18 there is an accompanying increase in willingness to take part in volunteer activity, which means that wealthier citizens are more inclined to offer their help than those who are rather in need of help. By doing voluntary work, an individual can enrich their human relations, and the work they do strengthens their participation in society, contributes to a reinforcement of social cohesion, and teaches people to be more open and accepting of others. The objective is for the strategy to provide tender resources in order to create opportunities for disadvantaged groups to regain their place as active members of Hungarian society by carrying out voluntary activities. IV. HORIZONTAL OBJECTIVES OF THE NATIONAL VOLUNTEER STRATEGY, FOR EACH PRIORITY 1. Developing a system to foster and encourage volunteerism Growing generations must be given the opportunity to participate in society at as young an age as possible. It is important to reinforce and spread the initiatives that have already begun in the education sector to as many institutions as possible, in order to reduce to an absolute minimum the number of students who leave the education system without having gained any experience in taking part in voluntary activities. The strategy welcomes the measure that is to be introduced into the public education system, whereby a precondition of receiving the school graduation will be 50 hours of community service, but with regard to chapter I and to the present objective, the strategy wishes to draw attention to the differences in content that are encompassed by voluntary activity. The strategy also welcomes the intention that the system of credits in higher education should offer opportunities for recognition of voluntary activities. These initiatives are especially important, as the development of social sensitivity among the youth can have an effect on the rest of their lives and can help them to develop their own system of values. With these educational initiatives, there is a chance that by 2020 a generation will grow up with experience of volunteering and an awareness of its values, and which will be willing later in life to become involved in programmes of this nature. In order to achieve this, the objective is for the educators and mentors who will teach the younger generations about volunteerism to have the proper preparation and background knowledge to maximise the effectiveness of their work and to achieve genuine successes. It is particularly important to have continuous development in the knowledge base for creating opportunities to find out about good practices, which will help people interested in volunteering to understand the benefits of taking part in voluntary activities, and will help mentors to make themselves familiar with effective methods of generating interest towards volunteerism. To this aim, the most important step is for educators to attend further training to gain knowledge about volunteer activities, and successful ways of organising them. 2. Improving the level of preparedness among volunteers As far as young people and those sections of society which have fallen behind are concerned, it is particularly important to reinforce preparedness and development, because in general it is the lack of capabilities and information which results in negative associations with volunteering. At the same time, it would be necessary to increase awareness among organisations which receive volunteers about how and when it is worthwhile for them to use volunteers, and about ways in which they can keep volunteers, so that people do not merely join the organisation on an ad hoc basis, but can develop close ties towards the organisation. When announcing tenders to improve the level of preparedness, efforts must be made to achieve a situation whereby volunteers are given proper training and preparation for their voluntary activities, and which can help them subsequently to have greater success in finding their place in the labour market. 3. Connecting recipient organisations and institutions Integrating volunteers into state institutions is an especially important objective. This is not only because volunteerism can provide a solution to numerous problems that exist in these institutions (such as a shortage of nurses in hospitals - not by allocating professional nursing tasks, but rather through other support and soul-caring activities), but also because in such institutions it is possible to bring about the change of attitude which has already been defined as an objective in other areas of the government's work (such as ways of integrating horizontal policies in the state sector). The current institutional system of social and healthcare is not flexible enough, and not suitably equipped with the appropriate competences, to receive, direct and coordinate volunteers.

19 Measures must be taken to ensure that employees and managers of institutions, and these recipient organisations, have possibilities to connect to volunteer programmes. Since integrating volunteers into social institutions means that local institutions will be able to satisfy a wider range of the social needs of their local populations, it is of especial importance that, in the future, as many social institutions as possible are able to expand their range of services by involving volunteers. Nevertheless, recipient organisations must have it made clear to them that volunteer work is no replacement for paid human resources, and cannot substitute for their fulfilment of compulsory duties. When planning the system of coordinating volunteers it is essential for a coordinated system to be developed which extends to the local level. This can provide the guarantee for filtering out parallel local government provisions, which may in certain instances be wasteful, or insufficiently in tune with needs, and for ensuring that needs are met to the fullest extent. It is important for the national church and non-governmental organisations, which have been developing the culture of volunteering for decades, to participate as recipient organisations even in the dissemination of volunteerism. However, in order to enable new institutions to play a part in voluntary activities as recipient organisations, they need to be informed about the methods and experiences which have been demonstrated to work as good practices among recipient organisations which are already functioning successfully. It is our objective to expand the range of activities that can be carried out by volunteers (in education, sport, environmental protection and nature conservation, and minority rights protection, as well as in healthcare and social areas), to have coordinators working within the organisations, and to ensure that organisations integrate volunteer management as a working methodology. All this may, naturally, only be achieved after thorough preparation and the announcement of tenders, through assigning extra funding and extra human resources to implementing these tasks. 4. Creating the regulatory environment to support volunteerism In order to regulate volunteerism effectively, it is necessary to bear in mind the often conflicting and competing interests of the broader general public, the organisers of voluntary activities, the state budget, domestic and international communities, and the volunteers themselves. The objective is to create a regulatory environment which offers, in compliance with European norms, comprehensive medium-term regulation for volunteers and for organisations receiving volunteers. As part of this it is particularly important to begin the work of codification in this decade, to facilitate the presence of volunteerism as an emphatic component of other legislation. The Act on volunteer activities carried out in the public interest, which has been in force since 2005, needs to be reviewed in line with the spirit of the age, and by listening to the opinion of volunteer recipient organisation, the Act needs to be amended in accordance with the experiences of the last 6 years. 5. Developing the support infrastructure One of the objectives of the European Year of Volunteering is to develop the support infrastructure as one of the instruments for supporting civil participation in the EU, combined with the removal of existing obstacles to participation in voluntary activity. In order to achieve genuine and measurable success, it is necessary to bring minds together and to change the opinion of a broad cross-section of society. The objective is to ensure the flow of relevant volunteering-related knowledge to as broad a sphere of society as possible by using domestic institutional infrastructure components. Domestic and international good practices need to be examined, and in justified cases their adaptation needs to be encouraged. It may be particularly important to develop a core of support for recipient organisations (businesses, local governments, state and council institutions and NGOs) to foster conscious organisational conduct which is open to volunteer activities. In order to encourage the spread of the volunteer spirit to a wider range of people, it will be necessary to incorporate new procedures into existing state administration processes, under which employees, making use of individual measures and domestic or other resources, can carry out preliminary impact analyses, formulate recommendations and perform evaluations, taking into account the principles of volunteerism, and the opportunities it offers. The volunteer network and county volunteer centres set up as a result of initiatives undertaken during the European Year of Volunteering need to be maintained and developed, and programmes conducted earlier which proved useful, even from the point of view of employment policy, need to be restarted, which, on the basis of previous experience, can contribute to an improvement in the numbers of young people starting their careers in the work place, and to the return of the long-term unemployed to the labour market (see: the "ÖTLET" programme). It is also worth considering the introduction of a system of support and rewards - as has been successfully implemented in Germany - which recognises the work of individuals who carry out voluntary activities regularly over a sustained period.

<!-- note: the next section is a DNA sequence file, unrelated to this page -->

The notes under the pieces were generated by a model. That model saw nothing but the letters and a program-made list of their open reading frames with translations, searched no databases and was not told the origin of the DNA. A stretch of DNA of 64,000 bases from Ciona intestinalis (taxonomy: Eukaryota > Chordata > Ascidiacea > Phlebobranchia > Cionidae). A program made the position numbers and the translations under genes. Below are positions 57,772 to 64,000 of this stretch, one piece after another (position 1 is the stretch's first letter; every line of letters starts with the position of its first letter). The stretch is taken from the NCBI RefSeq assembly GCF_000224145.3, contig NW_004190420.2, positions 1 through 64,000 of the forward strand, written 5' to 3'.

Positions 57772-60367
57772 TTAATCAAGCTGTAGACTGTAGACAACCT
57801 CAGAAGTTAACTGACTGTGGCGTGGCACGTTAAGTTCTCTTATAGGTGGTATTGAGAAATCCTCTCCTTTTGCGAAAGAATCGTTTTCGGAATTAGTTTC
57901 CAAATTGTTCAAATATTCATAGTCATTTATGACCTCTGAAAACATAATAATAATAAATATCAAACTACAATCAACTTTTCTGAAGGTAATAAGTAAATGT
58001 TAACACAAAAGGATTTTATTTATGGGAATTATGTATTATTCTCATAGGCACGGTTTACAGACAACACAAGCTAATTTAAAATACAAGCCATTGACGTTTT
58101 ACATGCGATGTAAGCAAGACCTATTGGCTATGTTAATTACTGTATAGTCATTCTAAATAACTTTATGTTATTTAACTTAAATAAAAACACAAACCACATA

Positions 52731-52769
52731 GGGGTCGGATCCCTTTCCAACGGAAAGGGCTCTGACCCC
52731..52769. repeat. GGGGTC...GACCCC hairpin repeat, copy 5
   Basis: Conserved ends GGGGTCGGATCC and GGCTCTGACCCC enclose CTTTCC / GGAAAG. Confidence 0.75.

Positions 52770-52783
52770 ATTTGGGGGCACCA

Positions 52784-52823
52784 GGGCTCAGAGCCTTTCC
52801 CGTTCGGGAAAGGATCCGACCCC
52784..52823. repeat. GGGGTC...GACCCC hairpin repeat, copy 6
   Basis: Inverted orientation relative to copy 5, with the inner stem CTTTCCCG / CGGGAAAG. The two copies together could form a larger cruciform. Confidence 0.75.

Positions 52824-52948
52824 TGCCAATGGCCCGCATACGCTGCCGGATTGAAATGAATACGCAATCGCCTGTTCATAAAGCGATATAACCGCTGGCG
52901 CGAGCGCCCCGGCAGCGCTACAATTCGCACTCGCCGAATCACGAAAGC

20 6. Supporting cooperation among the sectors One of the objectives of the European Year of Volunteering in 2011 was to reinforce cooperation between civil society and other sectors. To this end, it is necessary to strengthen the involvement of civil, public administration, church and business sectors in managing volunteering and in coordinating the delegation of the people who are performing voluntary work, and it is also necessary to set up agreements which will form the basis of this cooperation in the long term, so that the benefits of working together will contribute to a strengthening of common values. Fostering corporate volunteerism is an important goal, since companies, through corporate volunteerism, can provide time and know-how for individual employees or the entire staff to become engaged in social affairs. It is becoming increasingly popular for companies, as part of their CSR policy, to make their staff available for non-profit aims and/or to non-profit organisations. It is also necessary to share the methodology skills and knowledge that derive from such instances of cooperation, to facilitate an expansion of this kind of good practice cooperation among the organisations by The strategy is intended to encourage the publication of these good practices, and also the adaptation of foreign practices, by making funds available until the end of the cycle. 7. Compiling data and conducting research (ensuring it is up to date) For member states, one necessary measure, which was also defined among the objectives of the European Year of Volunteering, is to carry out regular comprehensive research into the field of volunteering, and to release the results to the public. If there is a lack of measurable data about the results of the different initiatives, this will cause a shortage of information about volunteerism in Hungary. Without the right data it will be impossible to have a clear view of the status of volunteering in Hungary, so research must be carried out which can give, at regular intervals, a precise picture of the changes taking place in different segments of the field of volunteering. Such information will indicate the areas which are in need of further development, and can also provide important data for other strategies which target developments in society. Research conducted in Hungary must, in future, pay more attention to the application of data measurements and other indicators which allow comparisons to be made with the data in other Member States, as current research results are not suitable for this purpose. The strategy supports research methods which (in compliance with the research methods of the Central Statistical Office) aim at using the concept of volunteering in its narrower sense and which carry out measurements on this basis. In the narrower sense of volunteering, only volunteers attached to registered civil/ngo/ church organisations are taken as the basis of the surveys, and this is the research method that will be offered support. The intention is to serve the purposes of comparability, trend monitoring and public comprehension. One of the aims of the strategy is to have comprehensive, representative research carried out into volunteerism at five year intervals, in order to achieve a better founded basis for looking at the age distribution of volunteering in Hungary, the nature of the activities carried out, the time spent on them, and the ratio between ad-hoc volunteers and those who are linked with more organised volunteering. 8. Raising the prestige of volunteerism Our vision is one of a Hungary where volunteering is regarded as a valuable and appreciated activity. Where everyone believes that they are capable of doing something for the general good, that it is worthwhile doing, and that by doing so Hungary will become a more liveable and lovable country. Increasing the number of volunteers and strengthening volunteerism as a social activity will contribute to reinforcing the unifying power of society and improving the role of civil society. It is vital to change the negative social prejudice that views voluntary activities as a form of free labour with no positive outcome. The change in opinion is helped by the European Year of Volunteering, 2011, which had the aim of directing society's attention to the benefits of volunteering, and to supporting volunteering by encouraging the involvement of as broad a cross-section of society as possible. During 2011, the outstanding role played by volunteerism in the creation of a more democratic, more caring and more responsible society came into firm focus 18. In order to change people's opinions, it is an important objective to develop partnerships between different sectors and to have a continuation of the popularisation of and support for volunteerism in the media, even after the year is over. For the Government, it is necessary to take measures to recognise the role and importance of volunteerism, and to award, on an annual basis, those organisations, companies and individuals who 18 GHK (2010)